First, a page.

Create small wins, big gains, and loyal customers

Posted by on January 16th, 2014 - comment(s)

Gamification: Level One

It’s no secret that many industries are scrambling to fight for customer attention and engagement. User experience in any function of a business is the difference between a one-time sale and a loyal customer. You want to build an experience from the start and get the most out of your loyal customers, while making it worthwhile for them. Here’s the way to do it.

Collect stars, get rewarded

starbucks-starsWho doesn’t love their shiny gold card from Starbucks? Everything from collecting stars, having your card personalized, and getting random discounts on your favorite espresso seems to fit. The entire experience flows together, giving you that little extra something and leaving you yearning for more. These game elements of using points (i.e. stars) and rewards (i.e. free drinks) create an incredible return on investment not only for customers, but companies as well. Using these game elements, among others, is collectively called gamification.

It is important to remember to focus on your business objectives. Are you looking to inform your customers of a new product? Are checkout rates low because customers leave items in the online cart? By understanding your objective, you can focus on motivating your clients to interact with your business in the way you want.

Welcome to Gold status

Tap inner human emotions.

We love sharing our accomplishments to our friends, and the best way to exert dominance at a subject is to have something to show for it. Show your customers how much they mean to you by entitling them to unique discounts that they will absolutely love you for.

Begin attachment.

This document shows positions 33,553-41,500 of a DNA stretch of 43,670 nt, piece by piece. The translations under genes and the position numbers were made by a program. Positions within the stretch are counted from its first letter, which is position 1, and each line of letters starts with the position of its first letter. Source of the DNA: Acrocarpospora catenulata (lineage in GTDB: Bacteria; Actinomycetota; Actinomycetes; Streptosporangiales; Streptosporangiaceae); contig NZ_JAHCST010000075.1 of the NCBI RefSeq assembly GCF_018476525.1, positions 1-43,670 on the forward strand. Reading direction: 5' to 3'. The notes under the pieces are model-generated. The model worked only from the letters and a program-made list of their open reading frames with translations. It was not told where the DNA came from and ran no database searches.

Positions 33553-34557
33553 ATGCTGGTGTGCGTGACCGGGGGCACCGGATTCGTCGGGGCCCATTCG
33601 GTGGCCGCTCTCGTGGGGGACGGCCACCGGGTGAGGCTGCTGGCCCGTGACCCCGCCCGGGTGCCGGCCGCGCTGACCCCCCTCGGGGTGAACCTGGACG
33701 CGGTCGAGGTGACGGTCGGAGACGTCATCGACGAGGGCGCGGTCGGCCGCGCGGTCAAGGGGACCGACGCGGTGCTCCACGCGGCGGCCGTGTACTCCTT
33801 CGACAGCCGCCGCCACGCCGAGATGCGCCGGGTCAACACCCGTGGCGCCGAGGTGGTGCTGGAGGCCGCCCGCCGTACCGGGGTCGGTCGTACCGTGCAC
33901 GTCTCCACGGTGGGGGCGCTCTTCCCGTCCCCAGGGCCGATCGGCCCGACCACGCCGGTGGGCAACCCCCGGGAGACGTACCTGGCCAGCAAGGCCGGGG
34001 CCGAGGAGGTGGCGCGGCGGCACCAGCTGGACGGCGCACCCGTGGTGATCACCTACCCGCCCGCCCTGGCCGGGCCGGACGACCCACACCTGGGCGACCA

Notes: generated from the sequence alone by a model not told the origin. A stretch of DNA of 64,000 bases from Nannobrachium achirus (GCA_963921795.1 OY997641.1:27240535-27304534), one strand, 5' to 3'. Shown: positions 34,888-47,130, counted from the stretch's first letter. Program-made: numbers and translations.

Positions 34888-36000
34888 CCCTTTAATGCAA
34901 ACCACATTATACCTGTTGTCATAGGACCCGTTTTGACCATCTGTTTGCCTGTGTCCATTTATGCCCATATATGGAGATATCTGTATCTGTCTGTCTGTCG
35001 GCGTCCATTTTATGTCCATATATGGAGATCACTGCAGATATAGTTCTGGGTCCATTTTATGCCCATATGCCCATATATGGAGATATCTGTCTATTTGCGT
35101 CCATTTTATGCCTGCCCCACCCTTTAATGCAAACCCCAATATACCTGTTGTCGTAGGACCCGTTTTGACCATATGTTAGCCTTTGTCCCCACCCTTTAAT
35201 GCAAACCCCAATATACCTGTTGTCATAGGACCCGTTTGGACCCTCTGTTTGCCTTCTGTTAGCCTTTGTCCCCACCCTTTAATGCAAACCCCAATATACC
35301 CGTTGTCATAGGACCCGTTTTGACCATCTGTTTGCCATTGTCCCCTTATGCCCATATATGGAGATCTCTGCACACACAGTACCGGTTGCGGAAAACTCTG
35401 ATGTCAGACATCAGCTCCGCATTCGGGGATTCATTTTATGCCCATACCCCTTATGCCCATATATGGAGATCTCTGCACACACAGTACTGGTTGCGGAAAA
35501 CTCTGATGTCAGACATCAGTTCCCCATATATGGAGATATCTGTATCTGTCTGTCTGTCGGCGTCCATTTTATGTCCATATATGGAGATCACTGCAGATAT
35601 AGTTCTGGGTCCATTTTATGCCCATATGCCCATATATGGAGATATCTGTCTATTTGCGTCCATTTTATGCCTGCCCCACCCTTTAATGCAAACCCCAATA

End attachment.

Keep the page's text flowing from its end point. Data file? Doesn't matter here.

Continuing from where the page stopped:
Remember we are talking strictly business here. High levels of engagement lead to loyal customers. It is generally accepted that many companies follow the 80-20 rule; 80% of the sales come from 20% of clients. You need to form and build an experience for the 20%, otherwise they will leave for a company that will. The strategic questions companies ask today relate to customer experience. It doesn’t hurt that the product itself works, but to outperform you competition, guide your customers through a story that helps them through the unavoidable cracks. They’ll love you for making it incredibly rewarding and engaging. They’ll also come back for more.

You found a gold nugget!  … read on for more.

Take time to design the story. Your clients are humans who love being treated as humans. They are intelligent and like to be surprised. By integrating strategically placed moments of joy, clients instantly get a shot of dopamine which prompts action. Let’s look at an example: 40% of your customers are leaving items in their online carts without checking out. A way to significantly reduce this number might be a fuzzy panda who offers fast shipping when customers idle on the checkout page for more than 5 minutes. Cute, random, and oddly entertaining; this is gamification.

panda

Surprises are great, but meaningful milestones are equally important. Our instincts tell us to seek stability. Encourage repeat visits and purchases on your site, then offer special promotions to clients who do. All the while, make it fun!

These elements are called activity loops. Conquer them and reap the loot.

Observe closely and you’ll find hints of gamification throughout successful companies. I believe the younger generations no longer tolerate the lazy and ill-designed business functions today. For that reason, you’ll find me working with ProdigyGame to get kids excited to practice and learn math every single day.  It’s all about engagement and retention.

Congratulations on leveling up! You’re almost finished…

I challenge you to design your gamified experience with your customers. They’ll love you for it and so will your business. Never forget the fun, it’s what makes gamification work. Regardless of the monetary value you are offering to your clients, it is the small ‘wins’ that get people through the day. This is the crux of gamification.

Thanks to Shuo Z., Suhail R. and Marco N. for reading the early drafts of this post.

Author:

chadwick-photoChadwick Poon

Business Development, ProdigyGame

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